'The Invisible Man' Review
March 5, 2020
The Invisible Man opens on a secluded waterfront mansion. Inside it, Cecilia Kass is executing her plan to run away from her abusive boyfriend, Adrian. She successfully escapes, but not without Adrian running after her in a violent fury.
A few weeks after her departure, Cecilia is notified that Adrian has committed suicide. Her relief at his demise doesn’t last long as a series of coincidences begin to take shape. Cecilia starts to hear noises and has the constant feeling she is being watched. After some time, she discovers that Adrian isn’t dead, but invisible. He’s gaslighting her into submission, playing vicious tricks around the house, and tormenting others connected to her. With no one believing her situation, Cecilia must work to defend herself and the people she loves from unseen harm.
As the writer/director behind several horror franchises such as Saw and Insidious, Leigh Whannell once again proves his chops here. He commands the material with his expert use of the camera and lighting. A multitude of slow pans and still shots imbue each scene with a lingering sense of terror that never ceases to grab hold of you. The dark, shadowy lighting puts a magnifying glass on Cecilia’s isolation as she battles her internal and external demons.
And because the assailant cannot be seen, Whannell also relies on some expert sound design that is similar to the style used in A Quiet Place. Silence is the most abundant and effective sound device as it fills the gaps between the creaks and rumbles. It becomes clear throughout that hearing nothing is much scarier than hearing something.
But what Whannell can be respected for most is his refusal to stoop to jump scares, especially considering the story allows for that. Sure, a jump scare here or there would have jolted some energy into the often overly-slow pacing, but Whannell’s insistence on taking the high road makes for a more complete horror experience.
Of course, the concept of someone turning themself invisible is a little silly. The movie doesn’t totally defend against that criticism either, only mustering a quick line about how Adrian was “a leader in the field of optics”. However, once you get past that barrier of disbelief, you’ll open yourself up to what this movie has to offer under the hood.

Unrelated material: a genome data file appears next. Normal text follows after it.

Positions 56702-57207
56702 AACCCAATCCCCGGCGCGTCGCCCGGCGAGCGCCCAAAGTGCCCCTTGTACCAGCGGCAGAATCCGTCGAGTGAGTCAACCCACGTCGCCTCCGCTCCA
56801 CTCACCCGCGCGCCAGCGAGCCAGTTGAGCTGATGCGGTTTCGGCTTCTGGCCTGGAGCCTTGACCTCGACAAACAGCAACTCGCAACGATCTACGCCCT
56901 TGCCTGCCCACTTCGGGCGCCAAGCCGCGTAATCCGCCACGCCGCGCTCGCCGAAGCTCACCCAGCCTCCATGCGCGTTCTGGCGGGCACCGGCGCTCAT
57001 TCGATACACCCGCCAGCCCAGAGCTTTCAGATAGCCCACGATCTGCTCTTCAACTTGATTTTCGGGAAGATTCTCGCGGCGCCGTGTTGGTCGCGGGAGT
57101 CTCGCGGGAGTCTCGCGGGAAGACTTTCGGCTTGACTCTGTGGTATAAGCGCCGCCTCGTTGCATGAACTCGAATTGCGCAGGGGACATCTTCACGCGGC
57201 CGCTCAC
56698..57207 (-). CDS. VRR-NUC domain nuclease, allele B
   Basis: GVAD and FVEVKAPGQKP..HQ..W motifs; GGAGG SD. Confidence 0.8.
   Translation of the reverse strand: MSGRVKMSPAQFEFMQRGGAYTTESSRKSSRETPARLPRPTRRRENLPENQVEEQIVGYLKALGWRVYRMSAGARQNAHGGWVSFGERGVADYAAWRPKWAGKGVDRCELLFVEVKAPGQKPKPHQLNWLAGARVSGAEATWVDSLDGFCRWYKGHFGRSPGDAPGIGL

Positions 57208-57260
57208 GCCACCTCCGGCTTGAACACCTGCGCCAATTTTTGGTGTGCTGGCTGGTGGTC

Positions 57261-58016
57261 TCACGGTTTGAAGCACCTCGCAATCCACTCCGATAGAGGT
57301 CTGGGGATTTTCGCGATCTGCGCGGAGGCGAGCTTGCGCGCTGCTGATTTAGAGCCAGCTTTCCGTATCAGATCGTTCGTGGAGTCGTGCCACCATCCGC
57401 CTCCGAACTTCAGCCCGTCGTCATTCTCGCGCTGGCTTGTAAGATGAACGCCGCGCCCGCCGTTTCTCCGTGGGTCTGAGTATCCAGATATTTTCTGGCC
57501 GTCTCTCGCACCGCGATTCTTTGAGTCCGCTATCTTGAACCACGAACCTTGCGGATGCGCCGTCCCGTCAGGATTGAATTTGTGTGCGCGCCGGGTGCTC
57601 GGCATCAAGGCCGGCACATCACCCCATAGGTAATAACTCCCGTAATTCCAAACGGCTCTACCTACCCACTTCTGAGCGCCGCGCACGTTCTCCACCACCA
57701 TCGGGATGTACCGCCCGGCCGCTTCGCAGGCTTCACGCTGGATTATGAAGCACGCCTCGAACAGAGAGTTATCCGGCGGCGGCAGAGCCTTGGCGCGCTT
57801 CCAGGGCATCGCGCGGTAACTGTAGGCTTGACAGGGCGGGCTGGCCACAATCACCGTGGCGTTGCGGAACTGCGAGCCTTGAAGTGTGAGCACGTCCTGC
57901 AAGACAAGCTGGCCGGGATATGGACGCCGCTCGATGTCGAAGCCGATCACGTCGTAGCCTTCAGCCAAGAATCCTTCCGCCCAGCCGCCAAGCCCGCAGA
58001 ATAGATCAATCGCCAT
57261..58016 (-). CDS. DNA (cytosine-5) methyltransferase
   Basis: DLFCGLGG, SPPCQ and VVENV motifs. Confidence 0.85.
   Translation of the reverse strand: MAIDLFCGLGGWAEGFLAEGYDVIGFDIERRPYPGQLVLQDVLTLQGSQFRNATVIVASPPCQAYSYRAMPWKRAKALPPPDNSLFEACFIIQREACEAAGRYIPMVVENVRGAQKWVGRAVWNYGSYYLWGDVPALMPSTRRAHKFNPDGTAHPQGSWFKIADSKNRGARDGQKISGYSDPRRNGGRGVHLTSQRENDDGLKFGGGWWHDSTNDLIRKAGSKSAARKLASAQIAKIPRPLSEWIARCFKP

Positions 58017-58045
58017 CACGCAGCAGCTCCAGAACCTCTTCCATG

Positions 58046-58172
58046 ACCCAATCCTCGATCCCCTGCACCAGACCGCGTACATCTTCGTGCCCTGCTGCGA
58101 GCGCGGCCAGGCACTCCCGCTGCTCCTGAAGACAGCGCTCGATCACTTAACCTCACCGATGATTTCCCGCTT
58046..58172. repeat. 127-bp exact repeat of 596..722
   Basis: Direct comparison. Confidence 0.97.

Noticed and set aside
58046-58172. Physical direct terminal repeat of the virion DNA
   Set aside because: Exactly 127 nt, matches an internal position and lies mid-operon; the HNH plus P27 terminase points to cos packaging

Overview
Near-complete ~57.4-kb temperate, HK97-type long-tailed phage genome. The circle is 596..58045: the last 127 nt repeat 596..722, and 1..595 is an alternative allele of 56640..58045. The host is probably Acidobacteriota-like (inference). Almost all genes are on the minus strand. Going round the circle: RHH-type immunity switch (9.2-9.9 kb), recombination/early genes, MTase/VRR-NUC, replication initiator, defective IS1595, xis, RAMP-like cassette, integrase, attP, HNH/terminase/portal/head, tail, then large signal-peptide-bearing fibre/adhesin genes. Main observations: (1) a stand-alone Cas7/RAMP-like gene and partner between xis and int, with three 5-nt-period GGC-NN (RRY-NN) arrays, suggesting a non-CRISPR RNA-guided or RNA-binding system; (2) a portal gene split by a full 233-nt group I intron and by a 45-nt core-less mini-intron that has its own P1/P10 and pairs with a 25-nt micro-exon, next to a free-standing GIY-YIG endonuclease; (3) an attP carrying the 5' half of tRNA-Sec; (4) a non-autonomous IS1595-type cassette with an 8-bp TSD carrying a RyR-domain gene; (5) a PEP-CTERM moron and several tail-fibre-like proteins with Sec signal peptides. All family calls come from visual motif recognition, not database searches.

The script for The Invisible Man, penned by Whannell himself, has more on its mind than just scares. The movie does a great job of conveying the torment and aftermath that an abusive relationship can have on someone. Cecilia as a character is given a full arc as we follow her journey of slow recovery from beginning to end. This added layer brings a deeper meaning that is both used to educate about a serious topic and make the horror material pack a bigger punch.
Portraying our heroine is the commanding Elisabeth Moss. It’s another unhinged performance similar to her previous roles in Her Smell and The Handmaid’s Tale. Moss’s all-in attitude helps suspend our disbelief of the material and grounds her character in the real world. She’s utterly believable in even the most bewildering of situations and carries the emotional weight of the film.
Commendable supporting performances come from both Aldis Hodge as a sympathetic detective and Michael Dorman as Adrian’s brother, Tom.
Through inventive storytelling and craftsmanship, Leigh Whannell and Elisabeth Moss have quite possibly created the definitive version of this ludicrous premise. Released at a time of year infamous for forgettable horror movies, it’s a breath of fresh air to see quality original content have its time to shine.